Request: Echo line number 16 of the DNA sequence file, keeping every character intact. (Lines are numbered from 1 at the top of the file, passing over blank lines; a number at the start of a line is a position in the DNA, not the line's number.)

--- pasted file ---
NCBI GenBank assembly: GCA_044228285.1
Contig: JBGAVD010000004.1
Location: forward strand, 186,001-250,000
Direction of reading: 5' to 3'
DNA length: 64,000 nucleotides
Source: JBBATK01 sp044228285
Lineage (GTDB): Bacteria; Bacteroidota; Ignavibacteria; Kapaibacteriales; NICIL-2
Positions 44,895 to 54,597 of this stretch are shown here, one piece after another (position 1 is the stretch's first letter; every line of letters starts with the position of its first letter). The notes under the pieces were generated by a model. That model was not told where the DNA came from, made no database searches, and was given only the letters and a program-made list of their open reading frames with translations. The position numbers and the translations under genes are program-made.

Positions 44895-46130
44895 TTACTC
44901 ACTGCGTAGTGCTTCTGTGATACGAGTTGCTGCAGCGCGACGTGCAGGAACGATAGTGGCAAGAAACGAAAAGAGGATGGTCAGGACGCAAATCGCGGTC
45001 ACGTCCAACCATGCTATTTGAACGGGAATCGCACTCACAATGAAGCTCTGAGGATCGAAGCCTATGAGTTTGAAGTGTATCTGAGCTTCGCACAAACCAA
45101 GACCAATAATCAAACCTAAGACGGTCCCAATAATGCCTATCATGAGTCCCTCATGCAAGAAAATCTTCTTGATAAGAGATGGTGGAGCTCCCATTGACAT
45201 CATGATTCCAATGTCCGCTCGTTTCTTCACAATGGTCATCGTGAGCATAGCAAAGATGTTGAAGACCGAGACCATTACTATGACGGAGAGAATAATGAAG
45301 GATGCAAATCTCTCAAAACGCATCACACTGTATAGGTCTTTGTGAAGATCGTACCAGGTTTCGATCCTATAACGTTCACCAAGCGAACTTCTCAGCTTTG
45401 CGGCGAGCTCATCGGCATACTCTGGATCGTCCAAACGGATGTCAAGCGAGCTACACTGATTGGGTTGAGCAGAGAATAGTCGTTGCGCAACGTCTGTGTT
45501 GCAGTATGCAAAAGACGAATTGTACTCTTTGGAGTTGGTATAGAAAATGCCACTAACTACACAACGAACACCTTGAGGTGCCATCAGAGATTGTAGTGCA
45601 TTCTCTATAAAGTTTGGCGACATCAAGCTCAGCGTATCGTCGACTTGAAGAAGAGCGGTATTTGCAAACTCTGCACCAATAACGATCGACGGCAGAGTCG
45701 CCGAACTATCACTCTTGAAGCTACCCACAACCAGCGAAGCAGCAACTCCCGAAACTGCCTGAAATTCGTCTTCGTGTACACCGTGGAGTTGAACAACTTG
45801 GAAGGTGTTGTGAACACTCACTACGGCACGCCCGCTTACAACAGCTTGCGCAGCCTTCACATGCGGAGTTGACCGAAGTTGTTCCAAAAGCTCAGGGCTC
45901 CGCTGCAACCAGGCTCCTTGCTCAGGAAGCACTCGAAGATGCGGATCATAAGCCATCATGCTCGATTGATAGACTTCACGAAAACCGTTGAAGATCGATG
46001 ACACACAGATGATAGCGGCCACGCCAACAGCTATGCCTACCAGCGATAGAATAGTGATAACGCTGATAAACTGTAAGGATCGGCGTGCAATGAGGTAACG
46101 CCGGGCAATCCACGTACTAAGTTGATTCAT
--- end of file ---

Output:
45401 CGGCGAGCTCATCGGCATACTCTGGATCGTCCAAACGGATGTCAAGCGAGCTACACTGATTGGGTTGAGCAGAGAATAGTCGTTGCGCAACGTCTGTGTT